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Inflation dips for a second straight month offering a glimpse of hope

Inflation dips for a second straight month offering a glimpse of hope to Kenyans on the cost of living crisis.

Kenya’s inflation dipped to 9.1% year-on-year in December, down from 9.5% a month earlier, the statistics office said on Friday, easing for the second month in a row on lower food and fuel prices.

Inflation peaked at 9.6% in October, the highest level since May 2017.

Last month Kenya’s central bank raised its benchmark lending rate (KECBIR=ECI) by half a point to 8.75%, saying there was scope for more tightening due to sustained inflation.

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Inflation in December was driven by the increase in prices of food and non-alcoholic beverages, transport, housing, water, electricity, gas and other fuels, the statistics office said.

The drop in the last two months signals glimmers of easing in the cost of living crisis, which has hit the highest levels in nearly five and a half years on soaring food and energy prices.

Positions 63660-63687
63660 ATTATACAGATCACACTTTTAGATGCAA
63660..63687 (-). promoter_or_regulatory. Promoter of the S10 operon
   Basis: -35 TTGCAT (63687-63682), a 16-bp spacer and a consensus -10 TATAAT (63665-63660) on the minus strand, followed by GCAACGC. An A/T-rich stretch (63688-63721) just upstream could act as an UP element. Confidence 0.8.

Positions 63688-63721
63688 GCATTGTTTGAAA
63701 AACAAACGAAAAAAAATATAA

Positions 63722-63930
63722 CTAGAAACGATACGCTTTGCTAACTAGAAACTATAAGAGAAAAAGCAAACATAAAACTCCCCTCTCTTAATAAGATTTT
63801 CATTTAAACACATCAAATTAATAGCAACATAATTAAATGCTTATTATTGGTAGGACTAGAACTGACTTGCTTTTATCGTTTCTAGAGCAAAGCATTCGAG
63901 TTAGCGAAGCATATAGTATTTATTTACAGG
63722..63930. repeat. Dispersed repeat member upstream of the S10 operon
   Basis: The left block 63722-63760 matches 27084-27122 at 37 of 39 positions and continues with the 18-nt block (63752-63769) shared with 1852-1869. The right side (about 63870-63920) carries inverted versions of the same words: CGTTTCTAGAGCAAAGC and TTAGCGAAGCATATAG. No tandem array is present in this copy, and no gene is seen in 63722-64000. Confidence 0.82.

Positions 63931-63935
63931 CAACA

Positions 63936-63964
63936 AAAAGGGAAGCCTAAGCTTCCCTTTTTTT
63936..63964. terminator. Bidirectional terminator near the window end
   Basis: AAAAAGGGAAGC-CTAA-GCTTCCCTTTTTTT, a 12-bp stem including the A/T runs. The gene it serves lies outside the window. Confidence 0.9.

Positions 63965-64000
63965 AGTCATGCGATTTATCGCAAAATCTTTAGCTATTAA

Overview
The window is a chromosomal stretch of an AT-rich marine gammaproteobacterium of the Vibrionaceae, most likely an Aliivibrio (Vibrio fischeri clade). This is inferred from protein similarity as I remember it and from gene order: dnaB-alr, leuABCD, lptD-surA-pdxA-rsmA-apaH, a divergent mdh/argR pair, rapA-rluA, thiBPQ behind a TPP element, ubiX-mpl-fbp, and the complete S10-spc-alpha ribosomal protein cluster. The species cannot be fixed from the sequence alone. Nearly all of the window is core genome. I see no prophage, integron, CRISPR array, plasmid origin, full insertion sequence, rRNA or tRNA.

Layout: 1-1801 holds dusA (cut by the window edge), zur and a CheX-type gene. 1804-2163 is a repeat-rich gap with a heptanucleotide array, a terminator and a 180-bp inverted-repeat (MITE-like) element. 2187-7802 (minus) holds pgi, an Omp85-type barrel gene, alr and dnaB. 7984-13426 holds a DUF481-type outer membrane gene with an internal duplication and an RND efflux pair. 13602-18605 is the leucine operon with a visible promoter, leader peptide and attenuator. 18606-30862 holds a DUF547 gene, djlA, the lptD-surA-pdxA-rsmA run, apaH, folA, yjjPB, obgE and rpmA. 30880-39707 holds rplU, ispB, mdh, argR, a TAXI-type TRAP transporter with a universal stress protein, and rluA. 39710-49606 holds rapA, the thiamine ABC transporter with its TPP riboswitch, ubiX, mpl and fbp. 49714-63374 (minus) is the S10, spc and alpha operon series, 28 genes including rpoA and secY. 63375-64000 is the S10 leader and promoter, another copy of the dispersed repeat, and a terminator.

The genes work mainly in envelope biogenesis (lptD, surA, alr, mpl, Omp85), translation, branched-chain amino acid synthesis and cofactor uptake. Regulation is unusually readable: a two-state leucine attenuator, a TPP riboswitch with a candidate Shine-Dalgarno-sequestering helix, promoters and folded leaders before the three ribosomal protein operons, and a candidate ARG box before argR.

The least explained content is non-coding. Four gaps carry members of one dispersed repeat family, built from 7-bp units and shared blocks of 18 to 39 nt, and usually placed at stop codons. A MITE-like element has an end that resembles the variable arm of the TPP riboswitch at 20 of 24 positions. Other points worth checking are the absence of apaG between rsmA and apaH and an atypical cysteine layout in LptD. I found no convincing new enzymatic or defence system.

On a year-on-year basis, the data showed consumers paid 37.7 percent to Sh77.47 for a kilogramme of loose maize, a staple, in December while cooking oil cost 9.1 percent per litre to Sh330.96.

The Central Bank of Kenya, primarily tasked with stabilizing prices, has since May raised the benchmark interest rate by 175 basis points to 8.75 percent, signaling lenders to raise the cost of borrowing.

Increasing the key policy lending rate makes borrowing more expensive, and this is expected to reduce spending by businesses and families with the ultimate goal of lowering the prices of goods and services that have plagued the economy this year.

Inflation has since June breached the upper limit target of 7.5 percent, prompting the CBK to raise interest rates.

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